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Website Offers Information About Energy Commission-Funded Incentives For Public Electric Vehicle Chargers



Resources are now online to help Californians finance and install electric vehicle (EV) charging equipment at public locations through a statewide incentive project funded by the California Energy Commission.

The California Electric Vehicle Infrastructure Project (CALeVIP) works with community partners to develop regional incentive projects to install EV chargers and accelerate the expansion of charging infrastructure. The project, which is being implemented by the nonprofit Center for Sustainable Energy (CSE), currently has more than $39 million in available funding, with the potential to receive up to $200 million.

CALeVIP provides cash incentives to encourage businesses, apartments, condominiums, workplaces, and public agencies to install EV chargers. Property owners and managers, as well as manufacturers and installers of EV charging equipment, can learn how to participate in the project by visiting calevip.org.

“The Energy Commission is pleased to launch the CALeVIP website with the Center for Sustainable Energy, and to provide the public with tools that will help increase access to the charging infrastructure that makes plug-in electric vehicles a more viable option for communities across California,” said Energy Commissioner Janea A. Scott. “Increasing this access is critical as the state transitions to cleaner transportation in order to meet clean air standards and climate goals.”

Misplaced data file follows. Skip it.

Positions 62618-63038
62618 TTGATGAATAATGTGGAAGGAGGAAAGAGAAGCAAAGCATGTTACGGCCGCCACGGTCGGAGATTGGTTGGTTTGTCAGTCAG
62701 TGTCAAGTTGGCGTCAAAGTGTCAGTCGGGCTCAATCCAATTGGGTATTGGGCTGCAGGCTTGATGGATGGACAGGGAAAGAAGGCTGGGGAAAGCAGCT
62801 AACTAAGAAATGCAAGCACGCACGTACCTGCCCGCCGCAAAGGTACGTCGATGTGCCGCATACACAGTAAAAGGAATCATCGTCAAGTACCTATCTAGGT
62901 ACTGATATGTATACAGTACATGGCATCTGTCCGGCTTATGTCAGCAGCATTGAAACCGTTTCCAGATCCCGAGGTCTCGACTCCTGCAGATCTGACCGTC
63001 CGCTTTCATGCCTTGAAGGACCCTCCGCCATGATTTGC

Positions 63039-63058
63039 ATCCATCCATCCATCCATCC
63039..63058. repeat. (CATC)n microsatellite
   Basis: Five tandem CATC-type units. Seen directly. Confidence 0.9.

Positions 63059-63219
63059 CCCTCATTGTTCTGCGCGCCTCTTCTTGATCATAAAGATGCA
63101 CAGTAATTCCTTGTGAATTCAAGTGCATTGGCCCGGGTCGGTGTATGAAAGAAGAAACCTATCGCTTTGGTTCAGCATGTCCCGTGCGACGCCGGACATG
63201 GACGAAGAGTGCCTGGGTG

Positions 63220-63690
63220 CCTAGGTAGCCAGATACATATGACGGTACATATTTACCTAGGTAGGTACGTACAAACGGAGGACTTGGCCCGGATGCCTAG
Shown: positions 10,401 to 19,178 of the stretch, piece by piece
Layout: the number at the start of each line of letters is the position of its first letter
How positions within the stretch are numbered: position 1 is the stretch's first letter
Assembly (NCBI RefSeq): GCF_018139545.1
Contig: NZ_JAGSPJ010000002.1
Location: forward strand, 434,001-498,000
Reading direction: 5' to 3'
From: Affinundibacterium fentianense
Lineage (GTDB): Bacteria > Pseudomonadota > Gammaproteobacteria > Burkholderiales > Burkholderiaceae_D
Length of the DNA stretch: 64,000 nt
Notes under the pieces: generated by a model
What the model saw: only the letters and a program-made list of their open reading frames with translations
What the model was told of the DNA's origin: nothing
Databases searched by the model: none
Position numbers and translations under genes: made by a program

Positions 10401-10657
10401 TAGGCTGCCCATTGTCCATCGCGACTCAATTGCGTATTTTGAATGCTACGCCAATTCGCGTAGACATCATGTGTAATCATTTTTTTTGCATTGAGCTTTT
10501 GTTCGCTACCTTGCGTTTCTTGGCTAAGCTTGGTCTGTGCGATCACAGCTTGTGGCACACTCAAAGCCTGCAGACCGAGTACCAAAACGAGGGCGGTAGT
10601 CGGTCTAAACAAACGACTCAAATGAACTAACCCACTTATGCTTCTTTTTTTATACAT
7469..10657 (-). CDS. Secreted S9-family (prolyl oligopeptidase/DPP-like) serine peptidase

CALeVIP and its regional incentive projects are made possible through a grant by the Energy Commission’s Alternative and Renewable Fuel and Vehicle Technology Program, which supports innovations in transportation and fuel technologies.

CALeVIP supports the executive order issued by Governor Edmund G. Brown Jr. in January 2018 to expedite the rollout of zero-emission vehicles and supporting charging and refueling infrastructure. The project also advances ongoing state efforts to reduce greenhouse gas emissions and other air pollutants produced by vehicles powered by fossil fuels.

The first regional CALeVIP project, which launched in Fresno County last December, offers rebates of $4,000 for single-port chargers and $7,000 for dual-port chargers. CALeVIP plans to support additional projects as funding becomes available.

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California Energy Commission

The California Energy Commission is the state's primary energy policy and planning agency created by the Legislature in 1974.
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